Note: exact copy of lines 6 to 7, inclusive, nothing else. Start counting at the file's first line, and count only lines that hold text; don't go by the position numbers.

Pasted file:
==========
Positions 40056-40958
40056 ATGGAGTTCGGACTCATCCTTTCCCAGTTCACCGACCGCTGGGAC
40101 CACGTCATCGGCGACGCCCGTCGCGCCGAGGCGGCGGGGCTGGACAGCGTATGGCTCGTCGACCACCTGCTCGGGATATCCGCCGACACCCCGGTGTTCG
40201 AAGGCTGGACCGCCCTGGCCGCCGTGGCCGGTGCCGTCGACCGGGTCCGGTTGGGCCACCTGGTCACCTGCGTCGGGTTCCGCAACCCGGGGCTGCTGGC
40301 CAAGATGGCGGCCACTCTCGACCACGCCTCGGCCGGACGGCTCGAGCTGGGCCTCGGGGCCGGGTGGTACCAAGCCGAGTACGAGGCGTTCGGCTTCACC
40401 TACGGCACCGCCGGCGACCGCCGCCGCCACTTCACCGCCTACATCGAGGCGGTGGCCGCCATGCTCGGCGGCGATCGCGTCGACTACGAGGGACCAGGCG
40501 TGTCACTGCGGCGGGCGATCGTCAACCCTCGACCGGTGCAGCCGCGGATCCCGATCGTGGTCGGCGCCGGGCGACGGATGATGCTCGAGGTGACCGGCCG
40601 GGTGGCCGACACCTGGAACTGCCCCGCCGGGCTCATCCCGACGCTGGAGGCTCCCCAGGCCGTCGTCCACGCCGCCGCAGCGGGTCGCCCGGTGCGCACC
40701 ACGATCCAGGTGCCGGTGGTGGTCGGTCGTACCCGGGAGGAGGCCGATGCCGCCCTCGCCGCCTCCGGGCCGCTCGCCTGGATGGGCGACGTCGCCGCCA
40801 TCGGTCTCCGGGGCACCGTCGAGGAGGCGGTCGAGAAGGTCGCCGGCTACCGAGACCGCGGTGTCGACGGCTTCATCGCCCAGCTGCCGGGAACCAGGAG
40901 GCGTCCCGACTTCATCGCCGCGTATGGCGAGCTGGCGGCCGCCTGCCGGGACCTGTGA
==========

40401 TACGGCACCGCCGGCGACCGCCGCCGCCACTTCACCGCCTACATCGAGGCGGTGGCCGCCATGCTCGGCGGCGATCGCGTCGACTACGAGGGACCAGGCG
40501 TGTCACTGCGGCGGGCGATCGTCAACCCTCGACCGGTGCAGCCGCGGATCCCGATCGTGGTCGGCGCCGGGCGACGGATGATGCTCGAGGTGACCGGCCG